📕 LivingOS Issue #117 - How to Cultivate a Content Diet That Works for You
"Aim to be a chef." — Elon Musk
Hey friends, let’s start April with three special announcements:
I’m very grateful for the feedback from each fellowship cohort.
My friends Reza Saeedi and Nate Kadlac are brilliant writers and designers. They just released a wonderful podcast interview with Yours Truly.
If you are more of a reader, consider reading my friend Alice Zhang’s feature. In this interview, I shared how my early childhood prepared me to become a coach.
Information as food
The concept of “information as food” is nothing new. You have probably heard of everyday metaphors such as food for thought, reader’s digest, and exclusive taste before.
Here are five key elements that make information delicious:
Nourishing: Good information nurtures our mind and body.
Memorable: Good information leaves an eternal mark.
Balanced: Good information enhances cognitive diversity.
Organic: Good information leverages pure, organic sources.
Sustainable: Good information has a long shelf-life and stays relevant for years.
Just like food, what you consume shapes who you will become.
Cultivating a better diet
Here’s how I cultivate my content diet.
Source primary information. Just as walking around farmers’ markets will help you uncover hidden gems, reading primary sources will enrich your content diet. If you don’t know where to start, consider my pecking order of information:
Academic papers/Top journals: These papers have been peer reviewed, referenced, and verified by researchers in the field. They are rigours but take a while to read, so I would pair them with Hebbia.
Book footnotes/appendix: I read 2-3 books a week with varying speed. Thanks to Model Breakers, I have shifted my focus from chapters to the footnotes/appendix of books. By following the sources, I uncovered tons of primary resources and learned that nothing is original. For example, I used to think that Daniel Kahneman invented System 1 and System 2 Thinking until I stumbled upon the academic paper written by Stanovich and West in 2000.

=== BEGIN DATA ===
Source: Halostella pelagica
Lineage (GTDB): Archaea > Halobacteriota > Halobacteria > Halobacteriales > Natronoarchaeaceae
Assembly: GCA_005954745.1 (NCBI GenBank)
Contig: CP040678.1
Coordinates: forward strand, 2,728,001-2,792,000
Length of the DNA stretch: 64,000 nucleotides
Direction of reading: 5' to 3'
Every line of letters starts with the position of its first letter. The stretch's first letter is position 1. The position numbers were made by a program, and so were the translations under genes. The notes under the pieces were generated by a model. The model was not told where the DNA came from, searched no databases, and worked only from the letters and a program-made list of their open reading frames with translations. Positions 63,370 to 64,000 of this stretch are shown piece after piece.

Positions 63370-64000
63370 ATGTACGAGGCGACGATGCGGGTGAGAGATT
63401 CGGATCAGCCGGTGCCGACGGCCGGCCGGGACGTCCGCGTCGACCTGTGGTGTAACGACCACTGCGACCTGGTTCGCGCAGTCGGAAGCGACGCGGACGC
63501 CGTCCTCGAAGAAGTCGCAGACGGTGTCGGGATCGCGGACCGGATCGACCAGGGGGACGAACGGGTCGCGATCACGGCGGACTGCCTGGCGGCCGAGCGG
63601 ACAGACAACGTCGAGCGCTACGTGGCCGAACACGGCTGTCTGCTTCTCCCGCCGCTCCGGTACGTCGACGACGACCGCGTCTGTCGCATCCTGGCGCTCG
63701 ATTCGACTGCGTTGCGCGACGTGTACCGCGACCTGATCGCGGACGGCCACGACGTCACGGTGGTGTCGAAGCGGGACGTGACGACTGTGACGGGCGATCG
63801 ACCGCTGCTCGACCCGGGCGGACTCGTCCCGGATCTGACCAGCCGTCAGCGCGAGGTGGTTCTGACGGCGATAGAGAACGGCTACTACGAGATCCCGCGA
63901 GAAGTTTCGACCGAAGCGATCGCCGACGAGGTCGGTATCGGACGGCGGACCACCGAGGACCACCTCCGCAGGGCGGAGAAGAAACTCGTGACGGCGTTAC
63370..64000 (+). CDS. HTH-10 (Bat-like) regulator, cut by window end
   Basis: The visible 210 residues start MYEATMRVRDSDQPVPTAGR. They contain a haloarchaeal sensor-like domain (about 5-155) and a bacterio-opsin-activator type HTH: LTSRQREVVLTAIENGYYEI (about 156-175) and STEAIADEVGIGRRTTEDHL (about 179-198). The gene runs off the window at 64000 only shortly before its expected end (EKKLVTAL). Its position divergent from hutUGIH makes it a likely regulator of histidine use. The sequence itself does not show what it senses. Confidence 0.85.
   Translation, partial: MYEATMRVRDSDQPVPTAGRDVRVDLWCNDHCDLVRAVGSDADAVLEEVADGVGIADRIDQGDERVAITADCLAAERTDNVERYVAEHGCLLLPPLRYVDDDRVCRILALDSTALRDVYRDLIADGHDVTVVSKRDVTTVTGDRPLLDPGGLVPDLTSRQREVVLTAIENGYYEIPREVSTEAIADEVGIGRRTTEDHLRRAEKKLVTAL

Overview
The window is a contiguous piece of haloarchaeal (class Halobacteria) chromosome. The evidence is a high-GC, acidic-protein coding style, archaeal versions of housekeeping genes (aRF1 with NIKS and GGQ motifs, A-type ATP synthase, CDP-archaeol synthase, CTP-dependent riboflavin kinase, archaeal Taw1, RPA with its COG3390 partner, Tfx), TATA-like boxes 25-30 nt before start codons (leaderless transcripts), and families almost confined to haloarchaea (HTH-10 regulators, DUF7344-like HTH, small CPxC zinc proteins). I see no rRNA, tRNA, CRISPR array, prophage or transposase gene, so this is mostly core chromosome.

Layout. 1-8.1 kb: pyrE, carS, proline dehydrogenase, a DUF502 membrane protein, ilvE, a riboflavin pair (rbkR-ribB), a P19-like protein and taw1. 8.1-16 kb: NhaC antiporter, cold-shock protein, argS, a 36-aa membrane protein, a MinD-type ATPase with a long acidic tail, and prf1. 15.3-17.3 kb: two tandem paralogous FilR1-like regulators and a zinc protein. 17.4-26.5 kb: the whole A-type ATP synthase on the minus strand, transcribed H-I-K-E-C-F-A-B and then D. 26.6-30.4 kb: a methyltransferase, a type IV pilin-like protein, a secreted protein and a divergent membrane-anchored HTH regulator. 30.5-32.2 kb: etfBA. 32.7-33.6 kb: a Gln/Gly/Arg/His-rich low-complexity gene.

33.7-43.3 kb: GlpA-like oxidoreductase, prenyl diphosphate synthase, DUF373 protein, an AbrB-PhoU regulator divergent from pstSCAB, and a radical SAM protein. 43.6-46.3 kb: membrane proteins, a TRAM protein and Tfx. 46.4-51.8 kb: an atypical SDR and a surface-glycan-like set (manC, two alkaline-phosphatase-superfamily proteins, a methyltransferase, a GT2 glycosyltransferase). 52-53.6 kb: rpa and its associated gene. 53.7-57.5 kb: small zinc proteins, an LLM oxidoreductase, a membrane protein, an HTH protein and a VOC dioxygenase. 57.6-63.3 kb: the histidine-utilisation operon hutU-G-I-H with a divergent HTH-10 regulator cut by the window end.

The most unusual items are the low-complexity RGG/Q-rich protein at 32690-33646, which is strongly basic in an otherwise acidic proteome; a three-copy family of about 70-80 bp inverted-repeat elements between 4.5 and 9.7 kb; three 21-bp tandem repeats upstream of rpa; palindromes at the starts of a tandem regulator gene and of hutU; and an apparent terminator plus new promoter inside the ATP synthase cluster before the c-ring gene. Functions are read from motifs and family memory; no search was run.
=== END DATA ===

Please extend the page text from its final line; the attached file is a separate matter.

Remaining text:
Mainstream news: I rarely read the news because most articles are biased, clickbaity, or ephemeral. If I were to give any advice here, I’d recommend you to always cross-reference and fact-check the sources.
Reset your diet. Just as fasting, diet reset helps cleanse our body. In the age of abundance, what not to read is just as important as what to read.
I used to set aggressive email filters to protect my inbox.
After I transitioned my email client to Hey, I can simply screen out lukewarm subscriptions and make sure that every single newsletter would make my day.
If you don’t know where to start, consider relying on curators with great taste. Many people love The Browser, but it’s not for me.
Be a chef. Just as cooking will make you eat healthier, creating will make your content diet better.
If you don’t know where to start, create something that would make your life a bit better. Chances are that someone like you may benefit from it as well.
PS - We are upgrading this newsletter next week. If you have any feedback, please hit reply and let me know. Your support means a lot ❤️